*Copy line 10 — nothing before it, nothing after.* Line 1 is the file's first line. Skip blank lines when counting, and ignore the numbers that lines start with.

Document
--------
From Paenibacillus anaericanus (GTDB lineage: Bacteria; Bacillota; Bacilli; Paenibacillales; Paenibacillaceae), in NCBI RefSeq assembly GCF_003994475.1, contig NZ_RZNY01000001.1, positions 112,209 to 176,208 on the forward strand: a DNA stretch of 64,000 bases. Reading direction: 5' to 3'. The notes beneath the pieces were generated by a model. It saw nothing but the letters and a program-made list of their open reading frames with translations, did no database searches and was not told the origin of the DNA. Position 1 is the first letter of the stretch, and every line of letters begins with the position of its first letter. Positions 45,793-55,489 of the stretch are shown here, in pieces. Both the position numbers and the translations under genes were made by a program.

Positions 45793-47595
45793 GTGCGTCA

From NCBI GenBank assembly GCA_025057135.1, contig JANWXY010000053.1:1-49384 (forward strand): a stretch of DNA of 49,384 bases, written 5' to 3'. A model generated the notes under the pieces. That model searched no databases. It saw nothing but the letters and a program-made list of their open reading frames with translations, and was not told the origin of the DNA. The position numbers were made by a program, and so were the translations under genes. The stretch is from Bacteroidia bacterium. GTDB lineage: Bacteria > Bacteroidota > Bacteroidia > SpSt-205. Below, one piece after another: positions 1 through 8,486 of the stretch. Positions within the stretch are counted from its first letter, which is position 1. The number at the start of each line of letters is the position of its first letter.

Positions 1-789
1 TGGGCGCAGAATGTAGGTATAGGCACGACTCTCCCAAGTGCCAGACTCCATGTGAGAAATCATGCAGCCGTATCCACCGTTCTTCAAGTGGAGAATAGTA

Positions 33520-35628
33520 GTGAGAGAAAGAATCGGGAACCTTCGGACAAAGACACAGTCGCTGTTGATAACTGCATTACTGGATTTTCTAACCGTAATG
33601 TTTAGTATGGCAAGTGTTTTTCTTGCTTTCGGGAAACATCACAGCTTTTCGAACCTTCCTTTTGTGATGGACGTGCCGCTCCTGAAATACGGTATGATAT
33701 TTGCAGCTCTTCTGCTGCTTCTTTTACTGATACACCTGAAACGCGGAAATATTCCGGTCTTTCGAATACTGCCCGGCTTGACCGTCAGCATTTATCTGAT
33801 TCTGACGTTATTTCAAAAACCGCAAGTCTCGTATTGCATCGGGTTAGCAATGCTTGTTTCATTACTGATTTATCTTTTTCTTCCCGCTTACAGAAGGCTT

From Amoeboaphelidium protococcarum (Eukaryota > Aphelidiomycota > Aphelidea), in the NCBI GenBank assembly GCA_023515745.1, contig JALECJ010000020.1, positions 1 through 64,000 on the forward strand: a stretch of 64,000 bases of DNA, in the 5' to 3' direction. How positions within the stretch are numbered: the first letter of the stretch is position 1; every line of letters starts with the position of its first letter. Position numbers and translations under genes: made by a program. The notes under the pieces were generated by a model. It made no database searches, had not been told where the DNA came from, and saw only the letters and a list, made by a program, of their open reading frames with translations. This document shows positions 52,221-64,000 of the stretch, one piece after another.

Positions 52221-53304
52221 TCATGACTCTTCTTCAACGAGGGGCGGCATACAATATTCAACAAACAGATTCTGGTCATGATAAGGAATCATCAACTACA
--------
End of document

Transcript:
33701 TTGCAGCTCTTCTGCTGCTTCTTTTACTGATACACCTGAAACGCGGAAATATTCCGGTCTTTCGAATACTGCCCGGCTTGACCGTCAGCATTTATCTGAT